Enjin, the leading project in blockchain gaming, has created its own token standard (Erc-1155) for game assets. It also created the world’s most secure cryptocurrency wallet in which you can view your digital assets. In order to use an item in-game, you will just need to link your wallet to the game. Your items do not need to be transferred in-game and you will maintain ownership at all times.
Even if the game gets deleted or shuts down, your digital assets will still be alive.
Due to game items being on the blockchain, there can be numerous use cases for them. Enjin, Cocos-BCX, MCH+ all adopt the idea of multiverse items. It works the following way: one item (a sword, for instance) from a game can be used in another one as well (as a shield, for example). That’s how amazing blockchain can be.
Another cool use case that originated from Forest Knight, a game on Enjin, is founder tokens. The original idea was to have games airdrop digital assets to people who hold their founder tokens. Many games have adopted this concept and even added more benefits for their founder token holders. Some games provide early access while some give founder tokens a special ability in-game. It’s like generating interest but in the form of digital assets.
As blockchain assets are created, they will have a limited supply. We look into the example of Enjin items in which the supply is stated when they are minted.
When a game attracts new players, an item with a lower supply gradually increases in value. Imagine 10 thousand of players fighting over an item of 100 supply. Things will be intense.
Enjin assets are also backed by a certain value of Enjin coin when it is minted. This by itself provides the item with a real-world value instantly.
Since an item can also be used in multiple games, this further enhances the value of the asset.
Most blockchain games run their own marketplace for their players to trade-in. Players can easily sell their in-game assets for crypto in which they can cash out.
Open markets such as Opensea support game items from numerous games all across the Ethereum network. This provides users with access to a larger and alternative marketplace in which they can trade their items on.
Transactions containing huge amounts of money can be easily carried out due to the nature of blockchain. Both parties can be sure to receive their agreed terms as no one will be able to disrupt the smart contracts that carry the trade out.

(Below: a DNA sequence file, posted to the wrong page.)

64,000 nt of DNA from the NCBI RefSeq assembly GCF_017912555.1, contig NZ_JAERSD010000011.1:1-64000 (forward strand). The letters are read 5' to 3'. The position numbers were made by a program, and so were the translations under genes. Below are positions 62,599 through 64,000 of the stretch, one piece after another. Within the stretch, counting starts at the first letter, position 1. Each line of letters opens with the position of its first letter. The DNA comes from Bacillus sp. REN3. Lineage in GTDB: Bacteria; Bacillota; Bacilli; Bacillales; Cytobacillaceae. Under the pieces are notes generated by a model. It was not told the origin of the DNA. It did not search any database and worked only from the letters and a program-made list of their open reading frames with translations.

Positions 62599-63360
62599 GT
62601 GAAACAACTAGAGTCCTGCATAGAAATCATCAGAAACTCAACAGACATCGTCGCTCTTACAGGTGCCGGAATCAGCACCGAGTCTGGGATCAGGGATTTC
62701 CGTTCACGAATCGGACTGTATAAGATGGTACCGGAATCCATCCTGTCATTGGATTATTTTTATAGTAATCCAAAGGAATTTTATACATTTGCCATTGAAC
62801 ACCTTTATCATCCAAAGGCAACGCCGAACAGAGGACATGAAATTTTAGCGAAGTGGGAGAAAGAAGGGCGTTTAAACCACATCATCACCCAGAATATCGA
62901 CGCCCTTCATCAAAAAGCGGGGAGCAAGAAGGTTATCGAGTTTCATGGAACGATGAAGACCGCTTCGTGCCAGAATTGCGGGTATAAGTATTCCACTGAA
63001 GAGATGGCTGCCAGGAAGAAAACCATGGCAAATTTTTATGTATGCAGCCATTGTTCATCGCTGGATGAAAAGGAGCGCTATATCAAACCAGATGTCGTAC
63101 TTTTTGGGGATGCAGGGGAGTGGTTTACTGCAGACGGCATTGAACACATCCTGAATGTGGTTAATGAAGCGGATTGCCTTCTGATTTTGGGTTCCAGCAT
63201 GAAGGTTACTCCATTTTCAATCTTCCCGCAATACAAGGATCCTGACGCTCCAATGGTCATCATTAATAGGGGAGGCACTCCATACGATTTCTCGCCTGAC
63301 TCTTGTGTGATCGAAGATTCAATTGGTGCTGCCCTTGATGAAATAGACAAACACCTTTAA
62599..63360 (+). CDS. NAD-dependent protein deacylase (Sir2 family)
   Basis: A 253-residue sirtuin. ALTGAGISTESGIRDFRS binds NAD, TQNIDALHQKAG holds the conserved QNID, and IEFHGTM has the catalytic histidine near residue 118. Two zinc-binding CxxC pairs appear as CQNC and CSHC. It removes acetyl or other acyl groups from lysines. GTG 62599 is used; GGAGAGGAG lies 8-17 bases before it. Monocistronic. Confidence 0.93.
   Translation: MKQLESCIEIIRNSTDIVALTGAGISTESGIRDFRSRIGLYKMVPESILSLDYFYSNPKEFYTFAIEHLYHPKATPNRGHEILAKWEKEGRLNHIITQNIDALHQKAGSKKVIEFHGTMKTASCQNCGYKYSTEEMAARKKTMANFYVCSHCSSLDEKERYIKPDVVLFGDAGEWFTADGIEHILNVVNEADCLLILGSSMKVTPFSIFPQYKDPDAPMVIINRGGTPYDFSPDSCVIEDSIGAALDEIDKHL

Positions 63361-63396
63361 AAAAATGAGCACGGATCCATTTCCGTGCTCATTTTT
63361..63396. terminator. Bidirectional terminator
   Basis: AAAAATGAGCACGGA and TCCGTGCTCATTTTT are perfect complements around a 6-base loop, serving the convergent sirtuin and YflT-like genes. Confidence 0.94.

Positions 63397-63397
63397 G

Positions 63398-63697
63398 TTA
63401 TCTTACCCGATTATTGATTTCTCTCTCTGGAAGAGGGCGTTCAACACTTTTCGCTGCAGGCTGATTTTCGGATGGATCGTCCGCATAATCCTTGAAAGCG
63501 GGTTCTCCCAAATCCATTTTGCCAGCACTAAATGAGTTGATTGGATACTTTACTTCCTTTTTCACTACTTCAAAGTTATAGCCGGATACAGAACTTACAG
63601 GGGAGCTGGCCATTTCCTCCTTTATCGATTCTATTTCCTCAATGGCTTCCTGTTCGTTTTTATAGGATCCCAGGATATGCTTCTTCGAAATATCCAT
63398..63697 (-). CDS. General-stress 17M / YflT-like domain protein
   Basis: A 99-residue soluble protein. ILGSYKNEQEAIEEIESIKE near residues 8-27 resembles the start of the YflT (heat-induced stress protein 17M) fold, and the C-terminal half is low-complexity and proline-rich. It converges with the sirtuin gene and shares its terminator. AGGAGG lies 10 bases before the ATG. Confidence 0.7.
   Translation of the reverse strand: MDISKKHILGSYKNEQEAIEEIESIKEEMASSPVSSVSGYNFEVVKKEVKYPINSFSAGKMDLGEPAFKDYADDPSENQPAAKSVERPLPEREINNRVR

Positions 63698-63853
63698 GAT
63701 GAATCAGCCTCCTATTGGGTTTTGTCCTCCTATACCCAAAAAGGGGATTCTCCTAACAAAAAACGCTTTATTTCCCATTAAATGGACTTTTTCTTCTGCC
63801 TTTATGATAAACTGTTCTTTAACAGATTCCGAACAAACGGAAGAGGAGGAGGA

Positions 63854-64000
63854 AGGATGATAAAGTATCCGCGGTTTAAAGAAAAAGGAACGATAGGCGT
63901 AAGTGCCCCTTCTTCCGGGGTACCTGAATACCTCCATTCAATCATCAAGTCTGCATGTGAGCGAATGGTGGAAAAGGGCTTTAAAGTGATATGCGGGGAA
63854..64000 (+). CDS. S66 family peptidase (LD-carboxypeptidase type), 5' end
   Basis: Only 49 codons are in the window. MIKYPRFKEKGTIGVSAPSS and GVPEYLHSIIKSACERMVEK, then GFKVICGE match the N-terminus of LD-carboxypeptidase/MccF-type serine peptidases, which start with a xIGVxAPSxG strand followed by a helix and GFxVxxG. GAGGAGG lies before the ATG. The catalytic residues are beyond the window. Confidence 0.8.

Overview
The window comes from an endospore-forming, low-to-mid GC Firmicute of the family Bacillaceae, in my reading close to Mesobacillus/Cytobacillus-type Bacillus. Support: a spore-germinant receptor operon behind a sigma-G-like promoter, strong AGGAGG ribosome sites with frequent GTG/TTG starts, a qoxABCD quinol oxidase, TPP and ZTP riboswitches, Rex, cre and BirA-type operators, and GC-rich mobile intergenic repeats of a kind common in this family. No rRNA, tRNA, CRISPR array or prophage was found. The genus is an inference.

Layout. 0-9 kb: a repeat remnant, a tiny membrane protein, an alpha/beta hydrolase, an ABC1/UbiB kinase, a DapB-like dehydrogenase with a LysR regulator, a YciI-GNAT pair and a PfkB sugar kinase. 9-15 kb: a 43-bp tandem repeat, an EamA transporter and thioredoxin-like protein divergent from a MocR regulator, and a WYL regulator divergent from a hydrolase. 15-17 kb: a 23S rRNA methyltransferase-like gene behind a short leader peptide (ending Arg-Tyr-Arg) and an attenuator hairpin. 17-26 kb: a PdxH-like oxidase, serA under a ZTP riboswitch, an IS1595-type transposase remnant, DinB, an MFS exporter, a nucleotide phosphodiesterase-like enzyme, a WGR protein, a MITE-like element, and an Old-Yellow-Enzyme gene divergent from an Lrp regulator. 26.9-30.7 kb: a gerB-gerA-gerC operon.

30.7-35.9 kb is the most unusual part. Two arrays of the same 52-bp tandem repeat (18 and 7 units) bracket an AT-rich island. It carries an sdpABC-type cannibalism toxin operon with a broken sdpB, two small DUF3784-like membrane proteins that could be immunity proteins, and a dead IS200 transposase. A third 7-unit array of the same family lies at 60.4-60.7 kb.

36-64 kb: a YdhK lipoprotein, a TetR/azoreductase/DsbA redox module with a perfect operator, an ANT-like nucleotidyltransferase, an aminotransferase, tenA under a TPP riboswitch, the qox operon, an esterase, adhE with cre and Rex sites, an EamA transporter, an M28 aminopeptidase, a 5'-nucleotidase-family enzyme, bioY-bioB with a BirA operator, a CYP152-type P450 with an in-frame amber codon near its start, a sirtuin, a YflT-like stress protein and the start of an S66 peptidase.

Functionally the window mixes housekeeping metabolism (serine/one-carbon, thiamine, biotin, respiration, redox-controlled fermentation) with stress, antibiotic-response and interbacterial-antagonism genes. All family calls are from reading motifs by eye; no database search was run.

Furthermore, blockchain gaming accounts are way harder to hack. Most game accounts will be linked to your crypto wallets directly in which you have full control of.
With so much added value and utility blockchain assets can bring, it is no wonder big names are jumping in on this. The usefulness of blockchain doesn’t stop here.
In gaming besides user growth, another important aspect is user retention. By using blockchain, there are many ways to incentivize players in order to keep them playing.
- Having blockchain loots that players can withdraw and sell right away
- Having a leaderboard that pays out tokens/blockchain assets
- Limited time events that give limited edition blockchain items
- Special crypto rewards for reaching a certain level/completing a certain task
The crowd will start streaming in when people realize they can get rewarded for spending time on a game. Put 2 similar games side by side: one without blockchain and one with blockchain. It makes perfect sense to commit your time to the blockchain game if you had to pick.
Games in the future will not only be considered as entertainment but also a source of reward. Most people play (for a couple of minutes or maybe hours) and getting incentives is amazing. We also know for sure that many people have the spending power for game assets. It might be still early but everything is shaping up. It’s a matter of time before blockchain gaming explodes.
Great post Ezekiel. Enjin just released their new marketplace which should make the trading of ERC-1155 assets much easier int he future, especially since it can be done from their mobile wallet.